What is the “Low Volatility” Factor?
A long-standing theory of financial markets is that higher risk demands higher reward.
The evidence behind the low volatility anomaly stands in direct opposition to this theory. At its core, the anomaly (sometimes called the closely-related “bet-against-beta,” or “BAB,” factor) captures the empirical evidence that low risk investments have higher returns and high risk investments have lower returns than would be expected from standard financial theory.
While initially identified as an equity effect, research has found the anomaly in many areas:
· Haugen and Heins (1972) provided empirical evidence that from 1926 – 1969, portfolios formed on low-volatility U.S. equities exceeded the return expected by their low level of beta
· De Carvalho, Dugnolle, Lu, and Moulin (2014) suggest that the factor can be applied to major fixed income markets and regions
· Frazzini and Pedersen (2014) find the effect works when applied across assets in commodities, currencies, equities, and fixed income
Popular Equity Implementations
Today, investors looking to tap into the anomaly in the equity space have a number of options. Consider three of the most popular low volatility strategy ETFs:
- The PowerShares S&P 500 Low Volatility ETF (SPLV)
- The SPDR SSGA US Large Cap Low Volatility ETF (LGLV)
- The iShares Edge MSCI Min Vol USA ETF (USMV)
All three take different approaches to portfolio construction: differences that investors should be aware of before making their investment decision.
SPLV: Bottom-up & Unconstrained
For SPLV, the general outline of the methodology is (source: methodology document),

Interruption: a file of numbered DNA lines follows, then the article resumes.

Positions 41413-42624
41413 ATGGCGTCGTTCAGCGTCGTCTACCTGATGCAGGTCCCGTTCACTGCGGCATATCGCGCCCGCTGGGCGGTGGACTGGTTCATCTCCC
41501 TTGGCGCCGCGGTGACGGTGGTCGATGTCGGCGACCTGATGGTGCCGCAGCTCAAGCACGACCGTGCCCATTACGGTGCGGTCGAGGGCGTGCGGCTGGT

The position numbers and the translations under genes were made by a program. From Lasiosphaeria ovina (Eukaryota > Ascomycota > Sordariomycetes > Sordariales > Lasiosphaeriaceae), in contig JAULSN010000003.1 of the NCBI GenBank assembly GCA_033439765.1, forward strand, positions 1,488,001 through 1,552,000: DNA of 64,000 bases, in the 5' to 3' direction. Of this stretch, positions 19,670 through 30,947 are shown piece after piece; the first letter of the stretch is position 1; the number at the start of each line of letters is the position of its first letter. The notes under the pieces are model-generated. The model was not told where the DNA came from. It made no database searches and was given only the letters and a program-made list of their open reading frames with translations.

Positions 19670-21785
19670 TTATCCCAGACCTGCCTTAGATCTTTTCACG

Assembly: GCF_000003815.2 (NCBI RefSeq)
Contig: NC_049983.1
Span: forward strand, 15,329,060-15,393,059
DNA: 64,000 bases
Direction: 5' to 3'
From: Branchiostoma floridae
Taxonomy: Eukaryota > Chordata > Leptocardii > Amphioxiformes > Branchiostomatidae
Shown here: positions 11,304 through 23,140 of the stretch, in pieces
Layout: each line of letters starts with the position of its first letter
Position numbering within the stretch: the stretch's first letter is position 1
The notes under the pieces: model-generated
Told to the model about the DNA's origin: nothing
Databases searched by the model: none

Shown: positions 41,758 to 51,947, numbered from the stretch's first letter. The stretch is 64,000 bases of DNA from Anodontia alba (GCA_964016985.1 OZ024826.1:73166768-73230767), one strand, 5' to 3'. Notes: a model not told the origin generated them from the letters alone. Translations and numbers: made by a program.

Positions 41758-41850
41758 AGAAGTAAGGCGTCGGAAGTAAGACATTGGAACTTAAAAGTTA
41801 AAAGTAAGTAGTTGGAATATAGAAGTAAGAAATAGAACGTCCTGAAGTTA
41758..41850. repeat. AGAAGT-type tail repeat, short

- Rank stocks within the S&P 500 by their 12-month realized volatility
- The 100 stocks with the lowest realized volatility are selected
- Weight each stocks in proportion to its inverse realized 1-year volatility
Simple, transparent, and most in line with original academic research into the factor, this is an implementation of a low volatility portfolio at the index level.
This construction can lead to significant sector and industry bets, which some argue confounds whether the success of such an approach is actually due to the low volatility effect or merely unintentional sector bets that have paid off historically.
Fortunately, Asness, Frazzini, and Pedersen (2014) find that when applied across industry groups, the low volatility effect persists. So even if the approach ultimately leads to the selection of the lowest volatility industry groups, there is empirical evidence that such an approach has merit.
LGLV: Bottom-up & Sector-Constrained
For LGLV, the general outline of the methodology is (source: methodology document),
- Assign stocks from the Russell 1000 to their respective 10 sectors
- Rank stocks within their sector based on trailing 60-month realized volatility
- For each sector, pick the lowest volatility stocks until total free float market cap reaches 30% of the sector total
- Weight each stock in proportion to its inverse realized 60-month variance (i.e., 1 / volatility squared), constrained to the lesser of 5% or 20x the index weight.
This results in a portfolio that has sector weights that align with the Russell 1000, but the underlying securities within each sector differ dramatically.
The important distinction is, based upon the definition above, this is an implementation of the low volatility factor at the sector level, not the index level.
Does such an approach work?
Asness, Frazzini, and Pedersen (2014) find evidence to support the approach while De Carvalho, Zakaria, Lu and Moulin (2014) find that sector-neutral, low-volatility approaches may actually be more efficient at harvesting alpha than non-sector neutral approaches.
USMV: Top-Down & Constrained
For USMV, the methodology is less transparent (source: methodology document) as the approach is optimization based.
The general idea is re-weight the holdings within the MSCI USA index, subject to a number of constraints on both holding and sector concentrations, to create the minimum volatility portfolio. The constraints, however, are loose: sectors need only be within +/- 5% of the index level and securities can be up to 20x their initial weight (though capped at 1.5%).